Paul Wheaton

Paul Wheaton, the "Duke of Permaculture", takes advantage of some downtime in his signature overralls.

Permaculture guru Paul Wheaton’s first garden failed. So he went to the library and checked out 100 books on gardening. His next attempt went better. Such is Wheaton’s attitude toward life: The more you know, the more you can do. 

Permaculture is an idea developed in the ’70s by Bill Mollison. It’s an agricultural method, a lifestyle choice and a philosophy.

The idea focuses on building sustainable, resilient systems in balance with nature that maximize productivity. Wheaton said a permaculturalist does not irrigate, fertilize or weed his gardens. They simply reap the benefits. The concept seems too good to be true, or else more people would know about it. 

“Permaculture is a more symbiotic relationship with nature so I can be even lazier,” Wheaton said.

Wheaton is the self-declared “Duke of Permaculture” and the most widespread voice in the blossoming counterculture movement. He lives in Missoula and received his Master Gardener certification from the Missoula County Extension Services. 

He discovered permaculture among the books he checked out to fix his garden. Before founding, Wheaton was the primary architect of the spacecraft that takes pictures for Google Earth. He channeled his technical savvy into building the largest permaculture website in the world, which draws 1.4 million visitors a month and triples traffic each year. He has produced 160 videos and 230 podcasts to help people become less energy dependent, grow their own food and save money. His quest is to make permaculture a household word.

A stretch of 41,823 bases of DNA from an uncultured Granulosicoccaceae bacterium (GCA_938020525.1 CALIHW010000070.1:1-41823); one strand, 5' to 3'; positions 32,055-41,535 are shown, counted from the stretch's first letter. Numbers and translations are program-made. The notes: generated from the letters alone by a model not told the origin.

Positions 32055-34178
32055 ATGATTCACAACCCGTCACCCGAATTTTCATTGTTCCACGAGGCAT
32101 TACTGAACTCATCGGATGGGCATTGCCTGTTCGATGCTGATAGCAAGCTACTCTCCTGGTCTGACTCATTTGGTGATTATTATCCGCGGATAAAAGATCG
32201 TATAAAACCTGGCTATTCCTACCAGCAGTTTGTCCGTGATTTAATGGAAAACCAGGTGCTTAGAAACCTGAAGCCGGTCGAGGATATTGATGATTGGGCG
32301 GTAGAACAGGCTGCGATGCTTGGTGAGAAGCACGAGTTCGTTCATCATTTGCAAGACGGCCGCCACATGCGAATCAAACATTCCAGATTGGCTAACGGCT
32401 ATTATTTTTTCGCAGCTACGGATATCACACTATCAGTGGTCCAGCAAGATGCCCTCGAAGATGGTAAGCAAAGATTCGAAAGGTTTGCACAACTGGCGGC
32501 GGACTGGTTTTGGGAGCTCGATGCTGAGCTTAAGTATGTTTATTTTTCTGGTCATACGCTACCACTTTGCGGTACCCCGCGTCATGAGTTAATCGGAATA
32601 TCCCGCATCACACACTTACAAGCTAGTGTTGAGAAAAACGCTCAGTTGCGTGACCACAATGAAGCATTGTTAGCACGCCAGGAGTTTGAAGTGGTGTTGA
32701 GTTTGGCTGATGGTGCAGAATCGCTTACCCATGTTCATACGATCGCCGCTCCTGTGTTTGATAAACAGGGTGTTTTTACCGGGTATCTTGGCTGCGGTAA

“ is an asset to anyone interested in learning and sharing information on landscape and livelihood and the space in between,” said Michael Billington, a student, educator and practitioner of permaculture who works on a permaculture farm in Dayton, Mont.

“In everything I do I feel an immense heart connection for the landscape and my response to that landscape is to give it a massage, not build a brick house,” Billington said. 

Permaculture seems like benign subject matter, but Wheaton manages to stir up controversy in his field. He tries to convince  farmers that permaculture will increase their profit while improving productivity, but it’s not always an easy pill to swallow. 

“I want to present permaculture as an amazing set of techniques and step around people tuning out because of the hippie factor,” Wheaton said.

Permaculture is a vast array of ideas and ideologies under one umbrella. Wheaton is a proponent of permaculture techniques, but doesn’t subscribe to the political and theological elements of the movement.

Michael Pilarski is a senior permaculture teacher in Hot Springs, Mont., who has been studying American agriculture for the past 40 years.

“It’s not all science, its culture,” Pilarski said. “Notice the word is permaculture and not perma-science. Permaculture is much more than science and making money.”

Wheaton is a large man with a booming voice and colorful vocabulary. He scares off some of his hand-holding, song-singing brethren with painful bluntness and rationality. 

“Some people find his disposition abrasive,” Billington said. “Nature has a prominent tendency to rectify our illusory fantasy of thinking we know it all.” 

Although Wheaton might offend the higher sensibilities of some permaculturalists, he’s the movement’s best chance to dig out a foothold in mainstream agriculture.  He knows how to bridge the gap between materialism and activism, and hopes to sell it to everyone. 

“You’re not going to save the world by telling hippies what they want to hear,” he said. “You have to carry the message to everyone.”